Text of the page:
During World War II, Jack Chambers survived battle after battle, along with a few members of his unit–the Lucky Seven. Drafted for a secretive mission into the depths of the Hurtgen, a dark, eerie German forest, Jack and his men join up with a team of special forces soldiers to take down a horrifying Nazi occult experiment. The records of the mission are kept sealed, lost forever except to the two survivors–Jack and one other man, a rabbi who seems afflicted with the same dark nightmares and mysterious scars Jack has.
Now, on his deathbed, Jack has one request for his grandson, Sean.
Return to Hurtgen.
Reading this book was like watching an old black and white war film. Even though it only lightly grasps the reader’s interest, you just sort of hang on and plow through. The story is well-crafted and well-written. Each character is fleshed out and written in such a way that you feel like you known these guys. The gore is light, but it’s good. In regards to the violence in the novel, it focuses more on the emotional reactions of the survivors. That’s not a bad thing in any case, but here it was almost like an attempt to weigh down an already-heavy plot. Speaking of which, the plot is a little heavy, and while the subjects–Jewish mysticism, gollums, Nazi occult secrets– are all fascinating on their own, for some reason, they just seemed sort of ho-hum. I couldn’t gather enough real interest in the events to care if the soldiers made it out of the scary medieval German castle alive. By the time something actually started to happen, I was mentally ticking off the members of the unit to see who was still left and who had yet to die.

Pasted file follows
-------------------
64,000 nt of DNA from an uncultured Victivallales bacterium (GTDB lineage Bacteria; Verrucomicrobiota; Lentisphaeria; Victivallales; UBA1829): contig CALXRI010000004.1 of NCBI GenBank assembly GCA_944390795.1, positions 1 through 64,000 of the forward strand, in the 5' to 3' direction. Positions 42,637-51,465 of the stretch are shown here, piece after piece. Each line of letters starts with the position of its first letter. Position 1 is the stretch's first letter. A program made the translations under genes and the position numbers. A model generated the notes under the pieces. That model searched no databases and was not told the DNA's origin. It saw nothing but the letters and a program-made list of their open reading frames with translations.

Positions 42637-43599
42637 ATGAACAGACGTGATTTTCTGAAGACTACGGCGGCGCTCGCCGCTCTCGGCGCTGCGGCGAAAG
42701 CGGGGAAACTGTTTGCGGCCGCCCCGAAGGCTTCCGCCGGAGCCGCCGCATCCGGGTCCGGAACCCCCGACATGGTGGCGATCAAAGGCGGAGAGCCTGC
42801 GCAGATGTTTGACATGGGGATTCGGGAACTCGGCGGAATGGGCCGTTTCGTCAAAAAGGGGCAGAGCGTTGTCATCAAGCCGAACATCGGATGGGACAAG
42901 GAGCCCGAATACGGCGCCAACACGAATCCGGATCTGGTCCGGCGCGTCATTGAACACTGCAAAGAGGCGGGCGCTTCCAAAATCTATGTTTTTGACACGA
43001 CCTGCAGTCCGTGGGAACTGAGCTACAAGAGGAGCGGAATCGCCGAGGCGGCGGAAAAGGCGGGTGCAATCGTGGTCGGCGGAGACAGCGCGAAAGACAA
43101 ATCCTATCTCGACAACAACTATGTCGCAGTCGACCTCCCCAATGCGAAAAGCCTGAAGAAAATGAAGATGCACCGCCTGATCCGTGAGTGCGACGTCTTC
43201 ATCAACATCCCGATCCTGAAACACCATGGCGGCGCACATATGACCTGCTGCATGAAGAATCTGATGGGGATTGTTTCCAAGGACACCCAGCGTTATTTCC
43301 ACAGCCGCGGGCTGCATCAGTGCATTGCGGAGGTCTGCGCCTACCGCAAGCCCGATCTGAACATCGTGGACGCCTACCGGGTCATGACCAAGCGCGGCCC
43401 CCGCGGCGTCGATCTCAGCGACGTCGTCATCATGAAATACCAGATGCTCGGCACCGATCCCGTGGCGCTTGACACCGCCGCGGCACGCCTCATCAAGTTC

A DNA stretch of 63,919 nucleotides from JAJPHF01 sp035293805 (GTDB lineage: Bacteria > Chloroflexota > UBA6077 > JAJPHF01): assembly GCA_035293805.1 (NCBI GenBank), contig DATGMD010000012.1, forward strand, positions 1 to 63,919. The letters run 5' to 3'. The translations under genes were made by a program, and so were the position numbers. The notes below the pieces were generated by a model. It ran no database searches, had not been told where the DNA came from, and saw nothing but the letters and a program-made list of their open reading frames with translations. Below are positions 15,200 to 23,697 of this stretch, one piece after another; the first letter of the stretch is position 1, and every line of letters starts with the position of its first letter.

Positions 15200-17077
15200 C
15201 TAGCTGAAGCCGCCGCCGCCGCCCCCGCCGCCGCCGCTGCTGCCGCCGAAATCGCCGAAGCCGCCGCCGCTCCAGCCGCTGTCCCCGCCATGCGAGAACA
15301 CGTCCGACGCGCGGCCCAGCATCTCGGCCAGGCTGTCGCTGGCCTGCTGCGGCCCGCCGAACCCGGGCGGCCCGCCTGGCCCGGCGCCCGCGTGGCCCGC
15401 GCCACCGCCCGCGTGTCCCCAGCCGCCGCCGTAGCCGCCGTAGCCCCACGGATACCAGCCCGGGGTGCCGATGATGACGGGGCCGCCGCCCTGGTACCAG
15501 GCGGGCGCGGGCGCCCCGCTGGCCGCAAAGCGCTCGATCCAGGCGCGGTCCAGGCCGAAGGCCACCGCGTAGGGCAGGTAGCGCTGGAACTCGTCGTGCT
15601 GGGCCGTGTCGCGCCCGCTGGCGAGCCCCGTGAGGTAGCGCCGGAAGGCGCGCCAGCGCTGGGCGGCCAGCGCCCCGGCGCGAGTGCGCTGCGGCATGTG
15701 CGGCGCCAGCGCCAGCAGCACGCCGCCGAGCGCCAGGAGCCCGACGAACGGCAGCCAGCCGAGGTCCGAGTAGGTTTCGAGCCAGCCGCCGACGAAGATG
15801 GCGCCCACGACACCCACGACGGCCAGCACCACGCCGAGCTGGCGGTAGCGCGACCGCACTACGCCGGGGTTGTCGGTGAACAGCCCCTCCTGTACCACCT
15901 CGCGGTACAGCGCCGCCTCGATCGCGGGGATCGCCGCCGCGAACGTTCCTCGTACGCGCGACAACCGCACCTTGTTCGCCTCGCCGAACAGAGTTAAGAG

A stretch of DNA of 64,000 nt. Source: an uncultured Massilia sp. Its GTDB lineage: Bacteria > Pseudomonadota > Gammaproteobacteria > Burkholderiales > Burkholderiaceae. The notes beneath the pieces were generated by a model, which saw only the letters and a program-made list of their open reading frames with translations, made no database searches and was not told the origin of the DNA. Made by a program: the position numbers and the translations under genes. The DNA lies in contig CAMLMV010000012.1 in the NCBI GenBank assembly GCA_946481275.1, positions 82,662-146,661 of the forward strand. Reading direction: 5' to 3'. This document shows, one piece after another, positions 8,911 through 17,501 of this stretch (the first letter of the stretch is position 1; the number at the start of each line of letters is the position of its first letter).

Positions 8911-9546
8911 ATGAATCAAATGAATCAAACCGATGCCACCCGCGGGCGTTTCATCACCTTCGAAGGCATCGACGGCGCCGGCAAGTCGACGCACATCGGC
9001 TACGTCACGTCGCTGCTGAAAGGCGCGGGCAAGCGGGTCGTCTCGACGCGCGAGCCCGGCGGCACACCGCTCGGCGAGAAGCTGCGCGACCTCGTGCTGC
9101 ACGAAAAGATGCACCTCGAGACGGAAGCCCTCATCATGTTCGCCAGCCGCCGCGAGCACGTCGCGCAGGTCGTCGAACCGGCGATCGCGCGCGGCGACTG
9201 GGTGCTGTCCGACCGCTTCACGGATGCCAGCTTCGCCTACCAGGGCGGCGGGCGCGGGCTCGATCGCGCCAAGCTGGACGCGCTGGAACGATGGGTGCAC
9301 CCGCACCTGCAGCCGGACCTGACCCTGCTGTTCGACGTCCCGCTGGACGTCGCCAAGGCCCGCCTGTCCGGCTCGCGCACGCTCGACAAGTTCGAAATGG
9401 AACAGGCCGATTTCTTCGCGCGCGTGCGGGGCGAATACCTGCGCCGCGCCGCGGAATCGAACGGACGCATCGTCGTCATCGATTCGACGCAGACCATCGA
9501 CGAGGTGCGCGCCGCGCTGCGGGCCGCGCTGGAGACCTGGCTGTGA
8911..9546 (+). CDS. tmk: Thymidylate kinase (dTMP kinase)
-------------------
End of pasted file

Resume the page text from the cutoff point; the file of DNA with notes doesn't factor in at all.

I think my biggest issue with the book was how slow it progressed. I would sit down and read several chapters and realize absolutely nothing of consequence had happened. For all the perfect editing, amazing world building, and awesome character-development, this book was just plain dull.
Moreland did his history homework–there’s not a single negative thing I can say about the excellent world-building. I admire the character work. As I said, each one was crafted so solidly they felt like real people. The book is very well-written, the story airtight. I loved the gollums as the monsters. It’s a refreshing change from the usual supernatural bad guys. Even the Kabbalah plot line added a level of interest to the story, taking it a little further from the usual Nazi cult plots out there. If you can get past the turtle-slow pacing of the first 5/8ths of the book, the conclusion is satisfying enough to almost make up for the other issues.